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36. Re: Differences Jul 20, 2012, 23:05 shinchan0s
maleitch wrote on Jul 20, 2012, 19:33:
Sepharo wrote on Jul 20, 2012, 19:15:
Eliminating loopholes and exceptions is still seen as a tax increase. The "never raise my taxes ever for any reason" folks (and they're not just the ultra-wealthy) will fight any increase in the tax amount they pay regardless of where it comes from. In their mind the only direction taxes can go is down.

This gets so old. The evil McBain rich pay more in taxes than any other group. Quit pushing your childish morality on other people. You don't have a "right" to other people's income.

Funny how you never mention the "never touch my gubment benefits crowd" who actually call reductions in increases as cuts. When exactly are they going to be asked to pay their "fair share".

Oh and to this myth of wealth imbalance...Beamer you are going to try to tell me there was less disparity back in the days of Rockefeller and train barons. fact here is a story from today that blows your claim out of the water and it is even from CNBC so you can consider it legitimate:

Lower class and middle class people suffer a bigger tax burden than you think when you take into account payroll, property and sales taxes. Labor, just like capital gains, is also taxed twice (first through SS and Medicare then income) so the double taxation argument can go out the window (although you could still argue that the SS tax is really a bargain investment for a future dividends - still, the tax is capped at, I think, $106,400 so it's a bigger burden for the middle class and it's doubtful future payouts will be as good as they are today). The whole tax argument is not even taking into account the rapidly growing costs of healthcare and education. Throw in the decades long wage stagnation and that's why you see lower and middle class Americans complain about taxes... even when their federal taxes are at historic lows.

It's true that the rich pay a lot in taxes. Actually, I think the top 20% pays somewhere like 70% of all federal taxes. It's shocking, I know. But it's not all that surprising when you consider how fast the top 1%'s income has grown. The fact of the matter is that the rich are paying a disproportionate share of taxes because they're receiving a disproportionate share of income.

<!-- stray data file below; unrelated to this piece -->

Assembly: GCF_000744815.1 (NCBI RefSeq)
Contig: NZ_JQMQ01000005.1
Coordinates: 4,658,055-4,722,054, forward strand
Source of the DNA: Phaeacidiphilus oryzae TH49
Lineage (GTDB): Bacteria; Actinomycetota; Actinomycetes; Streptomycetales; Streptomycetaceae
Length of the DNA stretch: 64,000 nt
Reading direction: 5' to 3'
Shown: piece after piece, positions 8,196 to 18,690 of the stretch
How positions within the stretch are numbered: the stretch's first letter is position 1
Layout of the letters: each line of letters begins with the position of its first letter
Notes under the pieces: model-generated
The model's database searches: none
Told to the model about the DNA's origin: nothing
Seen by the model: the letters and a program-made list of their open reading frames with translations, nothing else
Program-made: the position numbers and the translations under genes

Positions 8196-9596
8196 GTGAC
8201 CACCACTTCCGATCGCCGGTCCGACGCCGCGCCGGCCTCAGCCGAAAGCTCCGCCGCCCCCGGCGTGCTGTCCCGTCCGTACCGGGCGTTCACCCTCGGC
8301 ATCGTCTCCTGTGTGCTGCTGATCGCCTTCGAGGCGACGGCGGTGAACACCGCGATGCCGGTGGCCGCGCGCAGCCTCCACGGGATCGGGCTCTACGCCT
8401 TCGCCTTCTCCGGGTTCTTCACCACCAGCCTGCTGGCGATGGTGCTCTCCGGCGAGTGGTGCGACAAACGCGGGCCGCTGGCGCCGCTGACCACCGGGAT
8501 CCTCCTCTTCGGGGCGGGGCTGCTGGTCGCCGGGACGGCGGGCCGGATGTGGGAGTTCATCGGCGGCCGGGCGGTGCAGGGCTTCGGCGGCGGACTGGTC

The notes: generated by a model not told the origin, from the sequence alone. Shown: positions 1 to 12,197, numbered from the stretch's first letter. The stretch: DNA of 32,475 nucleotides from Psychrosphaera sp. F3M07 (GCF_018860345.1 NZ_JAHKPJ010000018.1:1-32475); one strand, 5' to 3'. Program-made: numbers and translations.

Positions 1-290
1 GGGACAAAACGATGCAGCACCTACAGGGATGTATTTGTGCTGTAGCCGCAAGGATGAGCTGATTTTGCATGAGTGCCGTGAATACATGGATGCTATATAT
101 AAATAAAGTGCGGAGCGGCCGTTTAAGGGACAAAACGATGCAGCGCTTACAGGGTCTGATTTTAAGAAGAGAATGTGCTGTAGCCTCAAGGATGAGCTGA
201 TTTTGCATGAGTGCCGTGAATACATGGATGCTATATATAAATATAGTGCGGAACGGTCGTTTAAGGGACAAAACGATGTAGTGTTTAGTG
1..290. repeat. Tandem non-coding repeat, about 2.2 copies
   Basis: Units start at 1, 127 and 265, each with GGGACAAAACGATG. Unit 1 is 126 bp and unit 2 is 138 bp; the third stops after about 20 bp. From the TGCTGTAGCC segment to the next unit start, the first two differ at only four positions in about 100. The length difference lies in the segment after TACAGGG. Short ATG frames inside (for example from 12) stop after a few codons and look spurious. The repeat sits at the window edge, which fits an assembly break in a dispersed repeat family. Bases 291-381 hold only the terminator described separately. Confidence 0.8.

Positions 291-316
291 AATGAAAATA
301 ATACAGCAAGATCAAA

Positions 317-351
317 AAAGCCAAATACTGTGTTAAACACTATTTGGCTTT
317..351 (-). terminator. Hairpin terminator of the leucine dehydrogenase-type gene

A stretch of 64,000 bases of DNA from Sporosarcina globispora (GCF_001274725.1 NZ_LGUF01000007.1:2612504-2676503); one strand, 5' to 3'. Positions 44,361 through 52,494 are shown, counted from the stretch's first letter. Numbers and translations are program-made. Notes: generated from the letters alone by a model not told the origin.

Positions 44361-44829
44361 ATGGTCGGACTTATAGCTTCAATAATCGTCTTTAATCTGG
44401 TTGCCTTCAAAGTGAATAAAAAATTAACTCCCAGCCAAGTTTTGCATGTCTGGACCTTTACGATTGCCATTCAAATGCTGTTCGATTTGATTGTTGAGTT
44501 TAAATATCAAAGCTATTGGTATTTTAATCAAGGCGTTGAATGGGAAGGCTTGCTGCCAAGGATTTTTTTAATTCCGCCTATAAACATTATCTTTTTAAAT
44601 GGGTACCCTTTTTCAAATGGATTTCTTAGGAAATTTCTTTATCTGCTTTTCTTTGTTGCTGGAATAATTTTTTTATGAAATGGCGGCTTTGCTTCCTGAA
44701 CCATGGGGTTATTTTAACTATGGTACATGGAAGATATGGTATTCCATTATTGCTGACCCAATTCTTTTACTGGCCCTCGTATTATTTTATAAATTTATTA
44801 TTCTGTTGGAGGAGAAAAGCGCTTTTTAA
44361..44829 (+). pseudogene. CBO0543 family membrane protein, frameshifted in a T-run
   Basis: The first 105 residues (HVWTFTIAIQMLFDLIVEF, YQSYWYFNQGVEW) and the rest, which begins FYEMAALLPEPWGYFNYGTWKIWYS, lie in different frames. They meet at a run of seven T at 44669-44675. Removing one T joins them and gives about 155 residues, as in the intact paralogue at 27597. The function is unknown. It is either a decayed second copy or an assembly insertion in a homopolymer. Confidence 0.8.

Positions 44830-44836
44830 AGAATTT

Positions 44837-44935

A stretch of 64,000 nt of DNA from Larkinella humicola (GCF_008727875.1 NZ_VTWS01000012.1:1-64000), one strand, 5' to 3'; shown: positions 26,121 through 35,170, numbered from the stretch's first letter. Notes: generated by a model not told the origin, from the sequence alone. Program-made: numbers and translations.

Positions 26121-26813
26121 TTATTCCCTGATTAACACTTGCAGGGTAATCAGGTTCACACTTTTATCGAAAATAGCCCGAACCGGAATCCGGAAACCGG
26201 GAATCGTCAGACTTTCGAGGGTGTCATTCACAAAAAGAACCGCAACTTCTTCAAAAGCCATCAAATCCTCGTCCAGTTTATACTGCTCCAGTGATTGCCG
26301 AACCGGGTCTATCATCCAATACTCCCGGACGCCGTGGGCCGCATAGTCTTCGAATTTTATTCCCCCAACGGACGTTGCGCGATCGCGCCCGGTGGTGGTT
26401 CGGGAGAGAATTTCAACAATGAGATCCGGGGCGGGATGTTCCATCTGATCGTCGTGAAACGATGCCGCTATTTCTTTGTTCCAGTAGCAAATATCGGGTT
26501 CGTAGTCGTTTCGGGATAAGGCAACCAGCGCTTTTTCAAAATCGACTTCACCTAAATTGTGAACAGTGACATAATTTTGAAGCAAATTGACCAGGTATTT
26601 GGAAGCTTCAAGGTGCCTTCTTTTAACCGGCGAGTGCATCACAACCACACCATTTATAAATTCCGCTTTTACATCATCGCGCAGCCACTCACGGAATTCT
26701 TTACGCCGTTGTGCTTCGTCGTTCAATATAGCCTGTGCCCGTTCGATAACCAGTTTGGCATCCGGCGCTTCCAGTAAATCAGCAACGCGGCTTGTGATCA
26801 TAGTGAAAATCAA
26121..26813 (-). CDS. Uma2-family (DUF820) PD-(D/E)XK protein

I have no idea where you got this crazy notion that the ever widening wealth disparity in the USA is a myth. I also have no idea why you linked that CNBC article to try to disprove it. The only thing that article shows is that the top quintile's income is extremely variable in relation to all the other groups. Which we know, duh. The stock market tanked so all their capital gains went bye-bye. It's also historically always been that way. The funny thing is that it also shows the top 20% having over half of all income. Gee... I wonder why then they end up paying over half of all income taxes?

This post from the Economist's blog shows us that the tax burden isn't as uneven as you might think. The blog's data is backed up by the CBO report linked by your CNBC article. The top 20% have an effective total federal tax rate of 25% while the solidly middle class have historically paid 15%. That's not taking into account state and local taxes which are mostly regressive sales and property taxes.

Really, all I'm trying to say is that while, yes, the rich do pay a lot of income taxes, the effective tax rates of the rich are NOT AS OBSCENE as their share of total federal taxes paid might lead you to believe. I think that stat is skewed. The reality is that the top 20% pay two times the tax rate as the middle while having over 4-5 times the income. So, no, I don't think the rich are paying their fair share. They can afford to give a little extra. What are they gonna lose? Another yacht or Mercedes?

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